Pandemics and panics: health, security and global politics
In today's globalized world, a disease outbreak anywhere on the planet can spread worldwide in a matter of days. As well as causing illness and death, major outbreaks can inflict huge losses on national economies and require significant changes to our daily lives. Given this, it seems no wonder that governments have increasingly come to see diseases as security threats - a shift that has challenged traditional notions of 'security’ and has had dramatic implications for the ways health is addressed by national governments and international organizations.
In this module we take a detailed look at the ‘securitization’ of health, locating disease within the various contemporary approaches to Security Studies (including state-centric and human security-based approaches); examining the health issues that have most widely come to be seen as security threats (including pandemic influenza, AIDS, biological weapons and cutting-edge life science research); and critically examining media and policy responses to them.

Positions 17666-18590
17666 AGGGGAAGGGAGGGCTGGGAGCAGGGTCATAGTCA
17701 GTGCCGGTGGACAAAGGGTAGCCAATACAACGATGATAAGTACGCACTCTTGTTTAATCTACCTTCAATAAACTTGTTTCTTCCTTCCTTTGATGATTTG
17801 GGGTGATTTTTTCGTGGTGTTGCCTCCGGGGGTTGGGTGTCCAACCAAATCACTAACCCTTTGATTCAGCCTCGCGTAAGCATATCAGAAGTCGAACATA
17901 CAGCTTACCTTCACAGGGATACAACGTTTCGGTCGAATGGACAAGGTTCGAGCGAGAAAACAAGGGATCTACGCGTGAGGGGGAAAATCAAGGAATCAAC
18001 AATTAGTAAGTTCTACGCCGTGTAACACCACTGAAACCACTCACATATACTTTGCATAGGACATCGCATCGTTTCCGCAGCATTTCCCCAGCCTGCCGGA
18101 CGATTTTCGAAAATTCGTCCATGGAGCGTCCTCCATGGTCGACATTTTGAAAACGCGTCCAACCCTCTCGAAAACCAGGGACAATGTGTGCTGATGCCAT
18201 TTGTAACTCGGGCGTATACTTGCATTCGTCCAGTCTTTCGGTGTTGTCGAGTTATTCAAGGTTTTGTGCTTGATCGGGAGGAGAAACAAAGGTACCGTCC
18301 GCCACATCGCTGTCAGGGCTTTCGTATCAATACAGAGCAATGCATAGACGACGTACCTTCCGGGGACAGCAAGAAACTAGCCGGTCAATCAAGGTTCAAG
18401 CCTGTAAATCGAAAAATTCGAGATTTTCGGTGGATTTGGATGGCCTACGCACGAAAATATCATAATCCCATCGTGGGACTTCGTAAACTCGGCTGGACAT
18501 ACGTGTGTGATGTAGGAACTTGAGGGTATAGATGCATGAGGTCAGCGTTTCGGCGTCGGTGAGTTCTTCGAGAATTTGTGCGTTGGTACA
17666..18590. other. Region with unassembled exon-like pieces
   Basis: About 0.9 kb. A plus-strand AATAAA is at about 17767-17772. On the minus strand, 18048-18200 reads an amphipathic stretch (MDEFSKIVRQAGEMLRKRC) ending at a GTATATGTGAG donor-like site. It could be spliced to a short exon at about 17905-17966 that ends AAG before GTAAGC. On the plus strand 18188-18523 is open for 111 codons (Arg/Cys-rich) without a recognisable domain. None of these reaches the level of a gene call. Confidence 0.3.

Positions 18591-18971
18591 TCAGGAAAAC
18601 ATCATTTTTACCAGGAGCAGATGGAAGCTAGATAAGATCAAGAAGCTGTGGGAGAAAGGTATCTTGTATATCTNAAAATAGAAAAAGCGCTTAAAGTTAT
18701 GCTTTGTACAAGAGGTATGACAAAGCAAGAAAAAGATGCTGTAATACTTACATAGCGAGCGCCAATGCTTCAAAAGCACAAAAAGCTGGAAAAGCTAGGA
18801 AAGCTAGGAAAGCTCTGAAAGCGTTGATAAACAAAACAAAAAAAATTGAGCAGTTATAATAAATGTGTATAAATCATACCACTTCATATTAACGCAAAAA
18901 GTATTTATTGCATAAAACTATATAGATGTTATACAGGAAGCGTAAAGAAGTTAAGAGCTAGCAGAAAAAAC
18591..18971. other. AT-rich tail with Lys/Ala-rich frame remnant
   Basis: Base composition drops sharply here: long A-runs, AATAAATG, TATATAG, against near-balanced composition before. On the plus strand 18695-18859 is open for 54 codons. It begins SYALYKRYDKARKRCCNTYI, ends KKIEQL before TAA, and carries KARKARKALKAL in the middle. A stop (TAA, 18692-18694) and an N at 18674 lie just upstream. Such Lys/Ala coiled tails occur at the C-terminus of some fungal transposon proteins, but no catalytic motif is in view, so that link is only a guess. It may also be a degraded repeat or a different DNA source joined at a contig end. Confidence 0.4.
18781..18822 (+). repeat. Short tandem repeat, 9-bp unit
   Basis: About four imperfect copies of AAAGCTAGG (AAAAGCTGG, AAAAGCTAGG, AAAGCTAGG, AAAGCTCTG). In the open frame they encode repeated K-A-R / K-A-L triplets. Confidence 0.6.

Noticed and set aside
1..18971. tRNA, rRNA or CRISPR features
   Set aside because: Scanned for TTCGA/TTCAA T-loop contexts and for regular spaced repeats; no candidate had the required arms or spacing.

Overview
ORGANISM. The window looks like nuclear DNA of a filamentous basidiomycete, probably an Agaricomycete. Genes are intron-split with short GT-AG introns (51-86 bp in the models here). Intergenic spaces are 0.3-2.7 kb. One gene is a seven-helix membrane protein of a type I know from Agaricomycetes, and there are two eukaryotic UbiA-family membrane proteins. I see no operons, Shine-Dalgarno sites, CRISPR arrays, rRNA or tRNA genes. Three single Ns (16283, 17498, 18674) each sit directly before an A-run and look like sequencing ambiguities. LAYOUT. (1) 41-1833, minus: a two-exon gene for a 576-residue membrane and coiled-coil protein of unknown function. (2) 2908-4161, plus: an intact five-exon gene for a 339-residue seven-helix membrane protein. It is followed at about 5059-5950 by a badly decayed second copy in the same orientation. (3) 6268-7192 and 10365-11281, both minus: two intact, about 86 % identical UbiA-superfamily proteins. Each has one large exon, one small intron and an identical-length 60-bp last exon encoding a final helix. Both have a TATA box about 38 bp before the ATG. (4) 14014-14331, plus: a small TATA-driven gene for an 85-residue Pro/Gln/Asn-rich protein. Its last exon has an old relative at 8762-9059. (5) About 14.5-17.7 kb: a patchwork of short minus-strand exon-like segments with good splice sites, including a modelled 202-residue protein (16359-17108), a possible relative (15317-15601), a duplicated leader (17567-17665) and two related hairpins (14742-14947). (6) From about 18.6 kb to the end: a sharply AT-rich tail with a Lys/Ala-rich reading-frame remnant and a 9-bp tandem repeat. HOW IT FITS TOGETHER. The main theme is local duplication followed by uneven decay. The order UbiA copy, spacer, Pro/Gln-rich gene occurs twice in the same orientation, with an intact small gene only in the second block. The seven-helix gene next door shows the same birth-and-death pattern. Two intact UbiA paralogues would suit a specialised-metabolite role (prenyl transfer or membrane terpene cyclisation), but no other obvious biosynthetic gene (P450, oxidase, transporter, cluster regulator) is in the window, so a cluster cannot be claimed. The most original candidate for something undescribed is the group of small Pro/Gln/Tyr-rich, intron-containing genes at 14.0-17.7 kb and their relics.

The module takes a particular interest in the politics and ethics of securitizing disease, weighing the costs and benefits of addressing health issues in security terms. Does securitization make us safer? Does it help to draw much-needed attention and resources to otherwise neglected health issues? Or should we be worried about the potential implications securitization has for human rights, civil liberties and global justice?
The topics covered on this module include:
1. Disease and the state in historical perspective
11 two-hour seminars
2 x 3,000-word essays
Optional Research Project Module
You also have the opportunity to deepen your knowledge by undertaking a supervised 7,000-word research project on a topic arising from the work done on Pandemics and Panics.